Discussions of mental health cannot exist in a pure biological realm without considering how it is intersectionally embedded within our political and economic structures. There is mounting evidence on the social causation and social drift effects of poverty and poor mental health. It is the day-to-day lived-experience, negligence of the structure, disproportioned power and relationships – both historic and contemporary – that constructs the patterns of mental illness in our society (Nancy Krieger) – which shape the niche where people survive with mental illnesses (Rochell Burgess).
In Hong Kong, the government has invested on destigmatisation of mental illness – yet most work appeared to go south – but that is only to be expected whn mental health is viewed with a poorly focused lens, with healthcare, social welfare, housing & labour departments working in silos. Still awaiting evaluation reports from multi million dollars campaigns.
There is an extent destigmatisation workshops and talks are going to help, when the whole societal narrative has been horrendously stagnant. When people with mental illness continue to be ignored in work and pension system, struggling in underfunded and underresourced psychiatric care systems, and unsupported by community care running purely on charities by churches and NGOs. What, then, is the government’s role in building a mental health enabling society?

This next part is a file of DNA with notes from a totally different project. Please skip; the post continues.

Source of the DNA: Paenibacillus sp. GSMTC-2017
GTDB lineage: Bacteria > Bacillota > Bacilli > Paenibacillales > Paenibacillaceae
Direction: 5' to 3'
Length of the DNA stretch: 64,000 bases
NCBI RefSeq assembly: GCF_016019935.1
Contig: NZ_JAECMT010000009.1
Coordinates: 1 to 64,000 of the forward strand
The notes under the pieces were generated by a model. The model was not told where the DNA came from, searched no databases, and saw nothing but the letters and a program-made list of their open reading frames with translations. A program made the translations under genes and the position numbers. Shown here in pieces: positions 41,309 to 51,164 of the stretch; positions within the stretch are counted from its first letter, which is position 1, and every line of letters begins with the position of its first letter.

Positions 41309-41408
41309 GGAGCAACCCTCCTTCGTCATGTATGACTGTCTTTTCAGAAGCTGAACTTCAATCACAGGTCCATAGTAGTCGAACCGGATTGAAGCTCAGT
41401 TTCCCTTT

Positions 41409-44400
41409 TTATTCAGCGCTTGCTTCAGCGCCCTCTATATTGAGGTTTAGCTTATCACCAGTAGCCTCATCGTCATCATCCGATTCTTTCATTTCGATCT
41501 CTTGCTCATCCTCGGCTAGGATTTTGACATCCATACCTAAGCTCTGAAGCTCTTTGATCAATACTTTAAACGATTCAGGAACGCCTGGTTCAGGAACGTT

“What is promoted as fiscal discipline is a political choice. A political choice that deepens the already open and bloody wounds of the poor and precarious….But austerity is also a social contract. People accept severe restraints in public spending, actively in democracies or passively in autocracies, because they accept the unpalatable prescription of abstinence…”
“…Yet the public too has a choice. And they are exercising that choice in countries across the globe……After a decade of cutting back the reach of government, the public is now demanding a stronger and more generous state. The (social) contract authorising austerity has been torn up…” Richard Horton (2017).
Ethics lies at the heart of policy-making. Open dialogue and knowledge exchange is essential in developing the consensual ethics standards that drive attitude change and destigmatisation. Ability to identify strengths locally, ensuring safe social spaces and partnership is indispensable in vitalising these ethical standards in policy making. These are what we can do – speak, act, adapt and live truthfully to your beliefs – the fruit of democracy.
Yet all these must align with a wider narrative that the Hong Kong Government listen to her people, and reflect her observations through the budget plans. There would be much more leveraging and bargaining in-between, precisely a role of the elected members in the LegCo. Change is not impossible.
I often end with brief remarks of encouragement – I’ll do the same here – A Change is gonna coming.